# Thread: Simplifying expressions - algebra 2

1. ## Simplifying expressions - algebra 2

1) (x^3 - x^2 - 4x + 4)/ (x^3 - 4x)?

The answer is supposed to be x-1/x, how do I get there

I simplify it and all I get to is x^3 - (x-2)/ x(x+2).....anyone give me some help????

2) [1-h(k^-1)]/[ (h^-1) - (k^-1)]

1 minus h times k to the -1 divided/over h to the -1 minus k to the -1

The answer is supposed to be h..how do I get there? I'm clueless on this one. My fractions get all mixed up and stuff, I get confused on negative exponents...

2. Originally Posted by Dunit0001
1) (x^3 - x^2 - 4x + 4)/ (x^3 - 4x)?

The answer is supposed to be x-1/x, how do I get there

I simplify it and all I get to is x^3 - (x-2)/ x(x+2).....anyone give me some help????

2) [1-h(k^-1)]/[ (h^-1) - (k^-1)]

1 minus h times k to the -1 divided/over h to the -1 minus k to the -1

The answer is supposed to be h..how do I get there? I'm clueless on this one. My fractions get all mixed up and stuff, I get confused on negative exponents...
1)
$\frac{x^3 - x^2 - 4x + 4}{x^3 - 4x} = \frac{(x^3 - 4x) - (x^2 - 4)}{x(x^2 - 4)}$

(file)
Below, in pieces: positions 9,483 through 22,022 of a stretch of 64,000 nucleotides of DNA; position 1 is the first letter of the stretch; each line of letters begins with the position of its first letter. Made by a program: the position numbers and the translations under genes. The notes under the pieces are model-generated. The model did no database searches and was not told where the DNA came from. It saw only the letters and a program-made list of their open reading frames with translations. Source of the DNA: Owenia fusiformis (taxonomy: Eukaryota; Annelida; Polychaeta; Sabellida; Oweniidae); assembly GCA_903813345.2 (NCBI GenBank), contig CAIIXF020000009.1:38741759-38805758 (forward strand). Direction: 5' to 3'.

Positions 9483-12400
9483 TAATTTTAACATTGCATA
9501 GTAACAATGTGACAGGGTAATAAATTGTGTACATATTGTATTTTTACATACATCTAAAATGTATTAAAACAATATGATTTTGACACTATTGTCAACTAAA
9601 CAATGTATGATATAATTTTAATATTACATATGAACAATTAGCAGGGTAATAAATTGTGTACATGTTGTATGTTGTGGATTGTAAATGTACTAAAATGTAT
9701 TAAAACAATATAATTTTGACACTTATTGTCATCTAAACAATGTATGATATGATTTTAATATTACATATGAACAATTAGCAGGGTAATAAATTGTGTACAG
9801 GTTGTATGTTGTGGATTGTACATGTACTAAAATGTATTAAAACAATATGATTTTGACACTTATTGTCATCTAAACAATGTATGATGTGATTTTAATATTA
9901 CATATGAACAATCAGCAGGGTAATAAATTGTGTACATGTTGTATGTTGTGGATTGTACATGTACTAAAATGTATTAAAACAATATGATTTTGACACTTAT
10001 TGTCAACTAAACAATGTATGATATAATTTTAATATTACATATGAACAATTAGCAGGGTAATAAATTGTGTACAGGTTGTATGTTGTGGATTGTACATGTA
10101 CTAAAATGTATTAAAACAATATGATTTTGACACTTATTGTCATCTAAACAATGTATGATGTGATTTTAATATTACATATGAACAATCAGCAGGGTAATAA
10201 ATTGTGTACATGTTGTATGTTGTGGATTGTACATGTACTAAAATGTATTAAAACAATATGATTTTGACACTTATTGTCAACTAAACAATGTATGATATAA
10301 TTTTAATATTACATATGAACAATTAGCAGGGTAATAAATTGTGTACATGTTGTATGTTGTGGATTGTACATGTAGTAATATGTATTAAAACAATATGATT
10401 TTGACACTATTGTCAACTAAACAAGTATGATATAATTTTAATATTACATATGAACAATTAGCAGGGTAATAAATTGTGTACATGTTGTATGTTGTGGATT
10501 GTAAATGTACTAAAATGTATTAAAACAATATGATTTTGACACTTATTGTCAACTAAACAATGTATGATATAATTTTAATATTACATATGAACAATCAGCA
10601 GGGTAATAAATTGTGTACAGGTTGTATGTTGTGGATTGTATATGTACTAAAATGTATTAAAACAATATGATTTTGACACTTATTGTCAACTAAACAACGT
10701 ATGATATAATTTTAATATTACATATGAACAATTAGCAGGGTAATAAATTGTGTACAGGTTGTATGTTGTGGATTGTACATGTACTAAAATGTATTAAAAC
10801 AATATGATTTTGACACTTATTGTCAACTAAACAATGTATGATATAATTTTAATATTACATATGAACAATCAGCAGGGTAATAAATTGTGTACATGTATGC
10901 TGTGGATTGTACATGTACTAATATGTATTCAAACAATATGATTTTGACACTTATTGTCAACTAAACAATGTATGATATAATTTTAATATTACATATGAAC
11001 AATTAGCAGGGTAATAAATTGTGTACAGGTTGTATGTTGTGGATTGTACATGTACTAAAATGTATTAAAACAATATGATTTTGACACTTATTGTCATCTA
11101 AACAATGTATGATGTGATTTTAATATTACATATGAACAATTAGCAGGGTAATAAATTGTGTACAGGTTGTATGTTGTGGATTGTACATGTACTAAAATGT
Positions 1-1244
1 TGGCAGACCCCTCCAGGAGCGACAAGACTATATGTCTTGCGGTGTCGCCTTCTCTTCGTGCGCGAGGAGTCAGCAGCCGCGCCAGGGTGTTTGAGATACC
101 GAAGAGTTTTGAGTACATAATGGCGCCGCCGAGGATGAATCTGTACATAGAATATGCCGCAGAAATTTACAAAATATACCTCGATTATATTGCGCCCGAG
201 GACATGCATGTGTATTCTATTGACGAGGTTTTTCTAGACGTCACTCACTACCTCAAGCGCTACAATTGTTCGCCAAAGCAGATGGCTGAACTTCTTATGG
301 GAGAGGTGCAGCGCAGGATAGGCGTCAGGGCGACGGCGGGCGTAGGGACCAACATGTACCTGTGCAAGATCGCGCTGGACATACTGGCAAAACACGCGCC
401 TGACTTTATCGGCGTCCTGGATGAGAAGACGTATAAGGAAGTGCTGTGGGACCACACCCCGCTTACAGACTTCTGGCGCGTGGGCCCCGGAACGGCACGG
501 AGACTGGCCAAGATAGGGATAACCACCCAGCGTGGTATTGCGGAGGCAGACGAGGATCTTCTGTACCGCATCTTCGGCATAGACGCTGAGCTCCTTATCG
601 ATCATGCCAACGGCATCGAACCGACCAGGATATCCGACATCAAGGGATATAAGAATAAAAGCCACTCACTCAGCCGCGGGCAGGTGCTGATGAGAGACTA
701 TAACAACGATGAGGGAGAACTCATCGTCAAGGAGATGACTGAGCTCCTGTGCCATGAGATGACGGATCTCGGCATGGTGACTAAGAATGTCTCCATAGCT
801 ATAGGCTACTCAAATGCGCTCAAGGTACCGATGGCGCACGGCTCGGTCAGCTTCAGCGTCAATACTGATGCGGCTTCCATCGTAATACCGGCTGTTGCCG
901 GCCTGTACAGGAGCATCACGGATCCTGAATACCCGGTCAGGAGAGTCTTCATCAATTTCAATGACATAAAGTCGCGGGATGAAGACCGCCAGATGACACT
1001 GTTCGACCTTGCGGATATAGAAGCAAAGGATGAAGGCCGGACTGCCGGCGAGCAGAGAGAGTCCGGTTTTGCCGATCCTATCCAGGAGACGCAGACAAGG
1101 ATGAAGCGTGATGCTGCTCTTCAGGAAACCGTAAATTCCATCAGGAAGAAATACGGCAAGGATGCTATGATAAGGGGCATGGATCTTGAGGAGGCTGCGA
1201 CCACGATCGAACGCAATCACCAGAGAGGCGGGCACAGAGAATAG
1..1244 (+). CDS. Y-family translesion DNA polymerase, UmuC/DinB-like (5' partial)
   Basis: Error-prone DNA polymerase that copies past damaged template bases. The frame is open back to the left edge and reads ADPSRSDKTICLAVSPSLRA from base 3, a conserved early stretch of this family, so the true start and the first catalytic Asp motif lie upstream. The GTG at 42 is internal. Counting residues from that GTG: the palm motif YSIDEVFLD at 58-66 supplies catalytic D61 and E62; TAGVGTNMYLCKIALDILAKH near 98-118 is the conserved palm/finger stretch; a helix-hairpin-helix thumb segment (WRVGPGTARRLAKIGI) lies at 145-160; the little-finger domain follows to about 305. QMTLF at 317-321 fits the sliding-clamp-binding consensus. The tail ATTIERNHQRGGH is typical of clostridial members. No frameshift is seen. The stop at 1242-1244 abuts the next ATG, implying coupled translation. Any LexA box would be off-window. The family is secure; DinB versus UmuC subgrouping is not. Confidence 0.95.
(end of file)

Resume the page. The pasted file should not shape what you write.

so, can you continue now?

2)
$\frac{1 -hk^{-1}}{h^{-1} - k^{-1}} = \frac{1 - \frac{h}{k}}{\frac{1}{h} - \frac{1}{k}} = \frac{\frac{k - h}{k}}{\frac{k - h}{hk}}$

continue it.. Ü

3. Originally Posted by Dunit0001
1) (x^3 - x^2 - 4x + 4)/ (x^3 - 4x)?

The answer is supposed to be x-1/x, how do I get there

I simplify it and all I get to is x^3 - (x-2)/ x(x+2).....anyone give me some help????

2) [1-h(k^-1)]/[ (h^-1) - (k^-1)]

1 minus h times k to the -1 divided/over h to the -1 minus k to the -1

The answer is supposed to be h..how do I get there? I'm clueless on this one. My fractions get all mixed up and stuff, I get confused on negative exponents...
$\frac{x^{3}-x^{2}-4x+4}{x^{3}-4x}$

First lets factor the denominator, you can see that both terms have a common factor of x, so lets factor that out.

$\frac{x^{3}-x^{2}-4x+4}{x(x^{2}-4)}$

Now, you should be able to see that we could further factor it to x(x-2)(x+2), but lets first see what we can do with it like it is.

Do you see any common factors in the numerator? It's a bit subtle, but if you look for it you can see that $x^{3}-x^{2} = x^{2}(x-1)$ and also $-4x+4= -4(x-1)$

So you can rewrite the numerator as $x^{3}-x^{2}-4x+4=x^{2}(x-1) -4(x-1)$

Now, each of these terms has a common factor of (x-1) so lets factor that out. $x^{2}(x-1) -4(x-1) = (x-1)(x^{2}-4)$

Now lets replace our old unfactored numerator with our new factored numerator.

$\frac{x^{3}-x^{2}-4x+4}{x(x^{2}-4)}=\frac{(x-1)(x^{2}-4)}{x(x^{2}-4)}$

Now you can see that $(x^{2}-4)$ is in both the numerator and denominator, so they cancel eachother out.
$\frac{(x-1)(x^{2}-4)}{x(x^{2}-4)}=\frac{(x-1)}{x}$

This can be split up as follows
$\frac{(x-1)}{x}=\frac{x}{x}-\frac{1}{x}$

Which simplifies to
$\frac{x}{x}-\frac{1}{x}=1-\frac{1}{x}$